The second time I was there, just after lunch, the Chief had gone to his room, and several Generals, Colonel Fletcher, Sassoon and myself were standing in the hall, when suddenly a most violent explosion went off, all the windows came tumbling in, and there was great excitement, as they thought the Boche had spotted the Chiefs whereabouts. The explosions went on, and out came the Chief. He walked straight up to me, laid his hand on my shoulder and said: "That's the worst of having a fellow like you here, Major. I thought the Huns would spot it," and, having had his joke, went back to his work. He was a great man. It turned out to be a munition dump which had exploded near by, and the noise was deafening for about eight hours.

This was the time of the great fight round the chemical works at Roeux, and I was drawing the men as they came out for rest. They were mostly in a bad state, but some were quite calm. One, I remember, was quite happy. He had ten days' leave and was going back to some village near Manchester to be married. He showed me her photograph, (p. 029) a pretty girl. Perhaps he was killed afterwards.

The view from Mont St. Eloy was fine, with the guns belching out flame on the plain in the midday sun.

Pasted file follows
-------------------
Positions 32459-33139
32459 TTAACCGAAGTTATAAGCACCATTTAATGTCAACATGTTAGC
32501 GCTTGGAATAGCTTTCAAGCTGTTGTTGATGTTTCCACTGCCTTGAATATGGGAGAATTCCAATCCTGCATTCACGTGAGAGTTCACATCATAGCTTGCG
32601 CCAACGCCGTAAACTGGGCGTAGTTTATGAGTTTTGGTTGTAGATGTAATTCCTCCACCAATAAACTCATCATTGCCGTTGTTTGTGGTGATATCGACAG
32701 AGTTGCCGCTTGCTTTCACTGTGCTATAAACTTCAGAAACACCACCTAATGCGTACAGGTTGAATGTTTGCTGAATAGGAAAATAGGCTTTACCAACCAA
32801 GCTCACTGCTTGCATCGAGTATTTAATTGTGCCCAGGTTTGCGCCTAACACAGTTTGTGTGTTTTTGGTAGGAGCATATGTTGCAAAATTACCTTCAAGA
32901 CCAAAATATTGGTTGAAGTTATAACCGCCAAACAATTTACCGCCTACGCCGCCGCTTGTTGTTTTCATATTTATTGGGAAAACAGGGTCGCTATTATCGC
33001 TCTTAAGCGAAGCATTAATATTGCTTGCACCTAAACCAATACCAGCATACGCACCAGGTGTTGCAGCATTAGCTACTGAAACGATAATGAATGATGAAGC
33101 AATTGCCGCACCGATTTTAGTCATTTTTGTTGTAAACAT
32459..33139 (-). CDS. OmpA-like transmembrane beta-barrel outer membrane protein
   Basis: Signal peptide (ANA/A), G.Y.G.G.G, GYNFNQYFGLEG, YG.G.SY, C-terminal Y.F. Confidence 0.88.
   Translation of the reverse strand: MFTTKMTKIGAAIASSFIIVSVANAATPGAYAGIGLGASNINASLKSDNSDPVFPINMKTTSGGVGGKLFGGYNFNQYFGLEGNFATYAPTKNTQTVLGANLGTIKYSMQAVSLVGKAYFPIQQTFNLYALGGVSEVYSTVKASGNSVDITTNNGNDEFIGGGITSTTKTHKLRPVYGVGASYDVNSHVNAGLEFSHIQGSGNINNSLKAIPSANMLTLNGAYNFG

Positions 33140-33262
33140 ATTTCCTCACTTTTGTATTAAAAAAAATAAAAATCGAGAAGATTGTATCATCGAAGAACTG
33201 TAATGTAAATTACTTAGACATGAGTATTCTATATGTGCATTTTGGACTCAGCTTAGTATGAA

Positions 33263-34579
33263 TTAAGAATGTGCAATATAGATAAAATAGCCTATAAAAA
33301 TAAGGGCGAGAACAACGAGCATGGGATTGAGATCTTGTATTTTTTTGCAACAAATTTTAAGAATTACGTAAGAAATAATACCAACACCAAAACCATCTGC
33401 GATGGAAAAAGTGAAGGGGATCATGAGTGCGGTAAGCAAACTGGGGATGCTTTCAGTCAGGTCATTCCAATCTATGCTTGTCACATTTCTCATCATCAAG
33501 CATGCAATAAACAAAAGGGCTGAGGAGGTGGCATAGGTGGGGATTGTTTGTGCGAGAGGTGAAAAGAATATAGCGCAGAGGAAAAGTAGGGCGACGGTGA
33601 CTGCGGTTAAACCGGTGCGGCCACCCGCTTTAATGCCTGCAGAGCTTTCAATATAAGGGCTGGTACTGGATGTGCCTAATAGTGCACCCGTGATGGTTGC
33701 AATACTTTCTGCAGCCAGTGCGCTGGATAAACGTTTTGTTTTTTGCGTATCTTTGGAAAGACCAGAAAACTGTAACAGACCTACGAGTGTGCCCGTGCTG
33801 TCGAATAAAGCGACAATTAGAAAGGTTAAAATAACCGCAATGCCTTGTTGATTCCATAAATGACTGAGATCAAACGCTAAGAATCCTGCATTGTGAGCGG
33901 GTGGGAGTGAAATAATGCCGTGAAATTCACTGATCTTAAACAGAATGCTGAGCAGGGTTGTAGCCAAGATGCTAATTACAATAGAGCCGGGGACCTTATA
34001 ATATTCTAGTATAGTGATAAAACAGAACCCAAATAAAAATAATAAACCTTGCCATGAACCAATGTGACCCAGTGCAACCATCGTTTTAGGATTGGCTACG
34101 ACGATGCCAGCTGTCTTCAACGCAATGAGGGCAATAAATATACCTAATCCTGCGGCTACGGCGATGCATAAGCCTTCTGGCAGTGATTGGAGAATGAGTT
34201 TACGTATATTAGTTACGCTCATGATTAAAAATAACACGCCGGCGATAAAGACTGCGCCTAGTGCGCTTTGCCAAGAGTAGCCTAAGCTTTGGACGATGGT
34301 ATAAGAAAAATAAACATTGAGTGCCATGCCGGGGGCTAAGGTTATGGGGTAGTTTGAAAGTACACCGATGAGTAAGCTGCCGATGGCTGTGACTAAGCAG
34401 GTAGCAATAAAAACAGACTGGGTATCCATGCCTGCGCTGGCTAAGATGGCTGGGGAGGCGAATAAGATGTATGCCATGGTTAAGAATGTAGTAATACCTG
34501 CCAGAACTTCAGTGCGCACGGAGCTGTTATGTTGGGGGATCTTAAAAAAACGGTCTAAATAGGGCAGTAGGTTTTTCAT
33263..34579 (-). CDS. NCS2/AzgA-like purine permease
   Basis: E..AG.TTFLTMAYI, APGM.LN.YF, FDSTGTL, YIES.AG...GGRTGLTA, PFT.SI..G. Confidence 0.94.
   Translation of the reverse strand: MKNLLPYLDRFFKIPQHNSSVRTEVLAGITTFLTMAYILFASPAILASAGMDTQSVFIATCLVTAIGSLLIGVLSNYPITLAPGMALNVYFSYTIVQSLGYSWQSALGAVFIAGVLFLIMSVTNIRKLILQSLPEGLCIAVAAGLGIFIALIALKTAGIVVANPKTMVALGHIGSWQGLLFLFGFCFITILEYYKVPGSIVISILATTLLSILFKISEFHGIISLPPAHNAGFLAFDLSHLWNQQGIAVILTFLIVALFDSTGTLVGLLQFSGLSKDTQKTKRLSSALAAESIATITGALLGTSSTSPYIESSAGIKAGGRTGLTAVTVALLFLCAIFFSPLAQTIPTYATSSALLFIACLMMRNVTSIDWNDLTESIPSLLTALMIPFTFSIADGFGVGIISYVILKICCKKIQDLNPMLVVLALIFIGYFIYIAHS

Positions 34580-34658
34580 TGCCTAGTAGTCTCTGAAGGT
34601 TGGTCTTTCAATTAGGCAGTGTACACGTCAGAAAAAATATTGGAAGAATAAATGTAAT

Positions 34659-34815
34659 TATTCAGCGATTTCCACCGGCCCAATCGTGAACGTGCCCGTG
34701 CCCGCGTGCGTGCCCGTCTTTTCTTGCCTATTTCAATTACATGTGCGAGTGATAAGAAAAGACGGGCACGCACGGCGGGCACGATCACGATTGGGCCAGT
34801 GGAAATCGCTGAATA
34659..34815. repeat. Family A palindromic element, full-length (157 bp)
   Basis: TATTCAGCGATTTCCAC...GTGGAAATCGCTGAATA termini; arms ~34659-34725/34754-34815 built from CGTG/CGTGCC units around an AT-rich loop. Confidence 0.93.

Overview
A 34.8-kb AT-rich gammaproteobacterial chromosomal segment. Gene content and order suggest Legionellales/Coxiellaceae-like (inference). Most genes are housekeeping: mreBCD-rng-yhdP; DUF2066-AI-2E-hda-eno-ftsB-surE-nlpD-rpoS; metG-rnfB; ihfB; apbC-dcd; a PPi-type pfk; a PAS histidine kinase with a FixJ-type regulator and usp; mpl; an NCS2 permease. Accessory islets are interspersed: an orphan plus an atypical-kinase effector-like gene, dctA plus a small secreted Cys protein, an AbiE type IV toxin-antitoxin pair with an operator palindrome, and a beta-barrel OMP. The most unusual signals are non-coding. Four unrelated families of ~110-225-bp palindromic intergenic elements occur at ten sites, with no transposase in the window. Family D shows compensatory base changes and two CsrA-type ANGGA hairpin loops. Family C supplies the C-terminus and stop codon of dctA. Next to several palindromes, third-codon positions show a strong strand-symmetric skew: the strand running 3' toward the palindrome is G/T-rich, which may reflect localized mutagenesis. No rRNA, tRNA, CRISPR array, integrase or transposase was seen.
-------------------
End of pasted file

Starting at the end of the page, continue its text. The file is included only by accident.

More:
One day I was painting the C.-in-C., and at lunch-time the news came in that General Trenchard was there. The C.-in-C. said: "Orpen must see 'Boom,' he's great," so I was taken off and we met him in the garden. A huge man with a little head and a great personality, proud of one thing only, that is, that he is a descendant of Jack Sheppard. With him, to my delight, was Maurice Baring (his A.D.C.). The General was told that I wanted to see the aerodromes, and Maurice shyly said: "May I take Orpen round, sir? I know him." Gee! How happy I was when the General said: "All right, you see to it, Baring."

I painted "Boom" a few days later in a beautiful chateau with the most wonderful old stables. They have all been burnt down since. "Boom" worked hard all the time I painted. A few days later Baring told me that he had spoken to "Boom" and told him how much I admired his head. "Boom" replied: "Damned if he showed it in his painting." And yet he was worshipped by all the flying boys.

About this time I had sent from England Maurice Baring's "In Memoriam" to Lord Lucas. It made a tremendous impression on me then, and still does. I think it is one of the greatest poems ever written, and by far the greatest work of art the war has produced.